This new exposé in the New Yorker by Ronan Farrow and Adam Entous shines a light on how enterprising ex-military operatives are cashing in on the future of Information Warfare. Misinformation campaigns and fake personas are deployed by ex-Mossad agents in a small town’s hospital board race. Is this the new normal?
Russian military and intelligence agencies, on the other hand, didn’t see information warfare as a sideshow. They invested in cyber weapons capable of paralyzing critical infrastructure, from utilities to banks, and refined the use of fake personae and fake news to fuel political and ethnic discord abroad. “We underestimated how significant it was,” Lwin said, of these online influence operations. “We didn’t appreciate it—until it was in our face.”
The 2016 election changed the calculus. In the U.S., investigators pieced together how Russian operatives had carried out a scheme to promote their preferred candidate and to stoke divisions within U.S. society. Senior Israeli officials, like their American counterparts, had been dubious about the effectiveness of influence campaigns. Russia’s operation in the U.S. convinced Tamir Pardo, the former Mossad director, and others in Israel that they, too, had misjudged the threat. “It was the biggest Russian win ever. Without shooting one bullet, American society was torn apart,” Pardo said. “This is a weapon. We should find a way to control it, because it’s a ticking bomb. Otherwise, democracy is in trouble.”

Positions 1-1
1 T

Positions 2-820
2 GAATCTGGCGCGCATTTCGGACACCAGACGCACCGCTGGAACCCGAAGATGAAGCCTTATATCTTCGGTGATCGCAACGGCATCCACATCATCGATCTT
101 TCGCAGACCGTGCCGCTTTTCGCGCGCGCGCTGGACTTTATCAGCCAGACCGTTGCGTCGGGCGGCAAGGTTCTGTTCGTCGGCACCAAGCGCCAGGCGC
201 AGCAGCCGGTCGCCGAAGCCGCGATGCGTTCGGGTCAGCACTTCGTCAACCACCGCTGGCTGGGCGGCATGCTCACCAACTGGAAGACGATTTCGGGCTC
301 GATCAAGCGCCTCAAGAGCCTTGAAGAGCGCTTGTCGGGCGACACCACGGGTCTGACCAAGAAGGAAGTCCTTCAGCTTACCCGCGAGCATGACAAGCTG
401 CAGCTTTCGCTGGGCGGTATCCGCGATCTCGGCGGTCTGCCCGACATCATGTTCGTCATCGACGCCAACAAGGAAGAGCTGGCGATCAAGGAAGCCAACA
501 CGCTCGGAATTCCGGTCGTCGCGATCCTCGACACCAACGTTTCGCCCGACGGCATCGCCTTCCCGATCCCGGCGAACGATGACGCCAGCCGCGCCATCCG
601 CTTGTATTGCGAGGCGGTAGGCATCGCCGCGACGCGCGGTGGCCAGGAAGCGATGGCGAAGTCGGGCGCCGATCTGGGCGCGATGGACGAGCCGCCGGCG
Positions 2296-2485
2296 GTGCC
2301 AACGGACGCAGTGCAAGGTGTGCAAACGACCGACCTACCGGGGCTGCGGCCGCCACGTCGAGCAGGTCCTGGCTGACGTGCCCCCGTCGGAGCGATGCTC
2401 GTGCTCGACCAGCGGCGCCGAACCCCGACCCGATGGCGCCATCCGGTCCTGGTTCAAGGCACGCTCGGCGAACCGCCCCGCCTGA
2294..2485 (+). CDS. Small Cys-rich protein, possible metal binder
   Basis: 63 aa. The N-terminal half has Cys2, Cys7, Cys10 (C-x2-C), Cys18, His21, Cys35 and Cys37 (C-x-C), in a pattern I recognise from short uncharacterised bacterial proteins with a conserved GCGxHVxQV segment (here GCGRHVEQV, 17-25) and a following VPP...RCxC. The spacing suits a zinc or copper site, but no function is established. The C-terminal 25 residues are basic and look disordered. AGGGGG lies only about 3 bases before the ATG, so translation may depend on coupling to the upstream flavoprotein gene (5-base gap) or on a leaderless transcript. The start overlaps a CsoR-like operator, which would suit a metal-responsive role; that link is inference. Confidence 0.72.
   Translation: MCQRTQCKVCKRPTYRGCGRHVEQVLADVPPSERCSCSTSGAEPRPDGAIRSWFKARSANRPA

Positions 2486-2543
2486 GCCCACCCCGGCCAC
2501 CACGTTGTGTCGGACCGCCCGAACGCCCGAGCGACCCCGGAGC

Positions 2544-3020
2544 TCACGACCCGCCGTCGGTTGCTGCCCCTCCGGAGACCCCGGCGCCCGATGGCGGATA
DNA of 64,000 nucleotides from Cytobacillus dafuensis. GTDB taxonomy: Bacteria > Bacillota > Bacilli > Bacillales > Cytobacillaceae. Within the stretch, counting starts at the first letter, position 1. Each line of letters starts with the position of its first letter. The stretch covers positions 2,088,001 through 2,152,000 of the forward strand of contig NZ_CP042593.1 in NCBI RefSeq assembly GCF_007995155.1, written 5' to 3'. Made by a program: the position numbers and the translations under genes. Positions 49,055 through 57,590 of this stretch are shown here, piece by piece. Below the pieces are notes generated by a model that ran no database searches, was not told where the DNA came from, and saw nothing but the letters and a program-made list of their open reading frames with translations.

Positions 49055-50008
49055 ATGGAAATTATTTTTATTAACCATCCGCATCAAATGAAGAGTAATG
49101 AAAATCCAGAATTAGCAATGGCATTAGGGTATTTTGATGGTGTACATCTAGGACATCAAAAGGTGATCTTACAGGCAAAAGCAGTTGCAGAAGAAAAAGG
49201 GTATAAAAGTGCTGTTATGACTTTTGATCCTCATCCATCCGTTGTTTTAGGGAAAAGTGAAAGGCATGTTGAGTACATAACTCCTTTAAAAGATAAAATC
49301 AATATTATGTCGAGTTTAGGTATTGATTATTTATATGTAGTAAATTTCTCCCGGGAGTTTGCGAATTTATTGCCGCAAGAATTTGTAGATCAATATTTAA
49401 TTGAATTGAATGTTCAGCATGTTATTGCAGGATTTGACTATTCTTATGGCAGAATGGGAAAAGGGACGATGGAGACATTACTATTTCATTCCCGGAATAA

The future of our elections depends on personal involvement to supersede misinformation and bogus networks of bots. A blog like this is just one small step.